Today’s businesses are relying on a growing number of transportation modes and carriers, which can help to mitigate risks and costs but creates additional complexity. The rise of e-commerce is complicating matters further, with both B2B and B2C businesses reshaping their supply chains to meet omnichannel demands and customer expectations for fast delivery. With online spending now accounting for 10 percent of total retail sales, products take countless paths from production to final destination – which means just as many opportunities for something to go wrong. Meanwhile, the recent wave of tariffs enacted in July on $34bn in Chinese goods, as well as China’s retaliatory tariffs, have many importers and exporters concerned about their ability to move goods around the globe.
This tsunami of factors is contributing to an uptick in spending on supply chain technology, with organizations of all sizes investing in solutions to improve efficiency and productivity. Supply chain management software purchases grew 11 percent year-over-year in 2017, according to Gartner, with businesses spending an estimated $13bn. That number is expected to climb nearly 50 percent higher to reach $19bn by 2021.
The linchpin of the modern supply chain, a robust technology platform is key for gaining end-to-end visibility and control over supply chain activities. Coupled with the right processes and logistics expertise, supply chain technology can help businesses identify trends, uncover inefficiencies, react quickly to inevitable logistics hiccups and lower overall costs.
The Right Platform
For executives looking to invest in a supply chain management platform, however, the number of solutions available can be overwhelming. From tech start-ups to 3PLs entering the technology game, a wide array of providers all promise the latest and greatest solutions. Businesses also want the assurance that such a significant investment will pay off down the line by improving efficiency, boosting productivity and eliminating unnecessary spending.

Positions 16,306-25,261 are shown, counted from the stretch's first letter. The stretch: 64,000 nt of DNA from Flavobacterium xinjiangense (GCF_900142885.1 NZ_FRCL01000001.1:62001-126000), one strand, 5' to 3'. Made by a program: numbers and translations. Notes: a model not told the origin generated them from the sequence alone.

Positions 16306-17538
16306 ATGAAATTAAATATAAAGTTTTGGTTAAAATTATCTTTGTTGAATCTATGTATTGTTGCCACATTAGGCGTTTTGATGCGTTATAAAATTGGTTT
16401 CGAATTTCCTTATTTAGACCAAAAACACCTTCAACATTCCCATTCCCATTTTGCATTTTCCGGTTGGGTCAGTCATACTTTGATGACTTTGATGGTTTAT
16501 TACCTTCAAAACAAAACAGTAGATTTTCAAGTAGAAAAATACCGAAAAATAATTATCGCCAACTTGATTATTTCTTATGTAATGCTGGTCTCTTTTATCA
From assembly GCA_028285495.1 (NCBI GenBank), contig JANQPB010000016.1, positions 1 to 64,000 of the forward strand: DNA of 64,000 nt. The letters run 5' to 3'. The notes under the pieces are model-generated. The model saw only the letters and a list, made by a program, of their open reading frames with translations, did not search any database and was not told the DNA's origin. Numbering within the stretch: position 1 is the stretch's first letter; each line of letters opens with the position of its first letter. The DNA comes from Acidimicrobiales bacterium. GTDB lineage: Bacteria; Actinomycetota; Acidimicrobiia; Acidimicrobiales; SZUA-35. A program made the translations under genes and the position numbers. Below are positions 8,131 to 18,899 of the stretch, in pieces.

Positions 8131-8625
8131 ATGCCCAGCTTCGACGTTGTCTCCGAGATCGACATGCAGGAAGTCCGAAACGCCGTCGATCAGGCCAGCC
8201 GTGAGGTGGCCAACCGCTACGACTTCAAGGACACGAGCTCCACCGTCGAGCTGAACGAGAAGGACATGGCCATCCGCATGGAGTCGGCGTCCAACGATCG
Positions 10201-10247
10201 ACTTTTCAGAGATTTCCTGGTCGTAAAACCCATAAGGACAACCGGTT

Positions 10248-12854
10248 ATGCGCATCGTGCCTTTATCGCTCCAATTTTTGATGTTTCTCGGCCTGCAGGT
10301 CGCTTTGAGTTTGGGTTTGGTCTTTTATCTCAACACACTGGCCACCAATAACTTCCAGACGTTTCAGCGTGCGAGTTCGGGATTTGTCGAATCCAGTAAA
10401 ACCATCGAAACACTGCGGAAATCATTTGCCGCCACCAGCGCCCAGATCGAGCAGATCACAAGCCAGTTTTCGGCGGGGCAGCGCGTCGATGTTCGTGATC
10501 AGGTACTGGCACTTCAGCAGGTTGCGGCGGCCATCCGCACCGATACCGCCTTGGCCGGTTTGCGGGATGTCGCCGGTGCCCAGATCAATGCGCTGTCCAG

By taking the time to research and choose the right platform, organizations can reap the dividends of a high-functioning supply chain for years to come. Here are five ways organizations can recognize a return on investment from their supply chain technology, along with key features to consider during the selection process.
Design more efficient supply chain workflows. A supply chain platform that’s configured around your business’s existing workflows, not the other way around, can help shed new light on your processes and areas for improvement. Look for a solution provider who will work with you to map out the players and hand-off points in your current supply chain before launching the technology. For one chemical manufacturing company, going through this onboarding exercise revealed significant inconsistencies in its supply chain processes, enabling the company to reduce the burden on its team by adjusting its workflows.